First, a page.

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In the Balance of Power: Independent Black Politics and Third-Party Movements in the United States
by Omar H. Ali
foreword by Eric Foner
Ohio University Press, 2008
eISBN: 978-0-8214-4288-3 | Cloth: 978-0-8214-1806-2 | Paper: 978-0-8214-1807-9
Library of Congress Classification E185.18.A45 2008
Dewey Decimal Classification 323.1196073

ABOUT THIS BOOK | AUTHOR BIOGRAPHY | TOC
ABOUT THIS BOOK
With the presidential election looming, the “black vote” has been deemed a crucial portion of the electorate. Historically, most black voters have aligned themselves with one of the two major parties—the Republican Party from the time of the Civil War to the New Deal; and, since the New Deal, and especially since the height of the modern civil rights movement, the Democratic Party.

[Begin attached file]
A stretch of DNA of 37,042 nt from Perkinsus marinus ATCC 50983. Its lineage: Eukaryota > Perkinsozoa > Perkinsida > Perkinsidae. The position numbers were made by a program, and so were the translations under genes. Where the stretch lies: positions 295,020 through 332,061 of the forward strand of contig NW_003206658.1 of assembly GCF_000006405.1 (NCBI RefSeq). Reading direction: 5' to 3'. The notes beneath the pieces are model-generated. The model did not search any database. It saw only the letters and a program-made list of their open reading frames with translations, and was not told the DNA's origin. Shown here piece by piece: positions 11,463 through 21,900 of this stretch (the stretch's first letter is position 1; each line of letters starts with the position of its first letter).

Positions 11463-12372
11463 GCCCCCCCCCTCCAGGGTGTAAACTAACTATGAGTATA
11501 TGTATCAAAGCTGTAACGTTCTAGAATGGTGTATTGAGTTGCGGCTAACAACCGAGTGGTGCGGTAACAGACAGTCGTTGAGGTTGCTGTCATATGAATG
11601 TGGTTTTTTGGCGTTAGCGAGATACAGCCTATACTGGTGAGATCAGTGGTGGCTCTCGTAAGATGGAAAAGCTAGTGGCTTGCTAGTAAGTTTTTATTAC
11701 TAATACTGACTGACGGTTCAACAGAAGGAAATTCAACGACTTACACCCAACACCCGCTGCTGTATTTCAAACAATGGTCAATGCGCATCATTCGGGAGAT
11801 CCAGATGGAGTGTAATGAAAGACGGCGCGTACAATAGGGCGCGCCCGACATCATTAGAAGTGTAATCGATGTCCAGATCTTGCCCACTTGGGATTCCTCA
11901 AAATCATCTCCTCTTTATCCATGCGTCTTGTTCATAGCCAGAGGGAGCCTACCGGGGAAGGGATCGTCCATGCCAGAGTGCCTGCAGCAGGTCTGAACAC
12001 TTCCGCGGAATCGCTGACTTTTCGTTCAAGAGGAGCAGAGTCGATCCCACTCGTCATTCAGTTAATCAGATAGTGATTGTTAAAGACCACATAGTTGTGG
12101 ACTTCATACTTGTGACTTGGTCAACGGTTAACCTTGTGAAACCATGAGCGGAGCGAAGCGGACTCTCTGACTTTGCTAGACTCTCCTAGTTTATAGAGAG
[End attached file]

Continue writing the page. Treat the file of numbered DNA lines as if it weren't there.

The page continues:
However, as In the Balance of Power convincingly demonstrates, African Americans have long been part of independent political movements and have used third parties to advance some of the most important changes in the United States, notably the abolition of slavery, the extension of voting rights, and the advancement of civil rights.

Since the early nineteenth century, there has been an undercurrent of political independence among African Americans. They helped develop the Liberty Party in the 1840s, and have continued to work with third parties to challenge the policies of the two major parties. But despite the legal gains of the modern civil rights movement, elements of Jim Crow remain deeply embedded in our electoral process.

In the Balance of Power presents a history and analysis of African American third-party movements that can help us better understand the growing diversity among black voters today.

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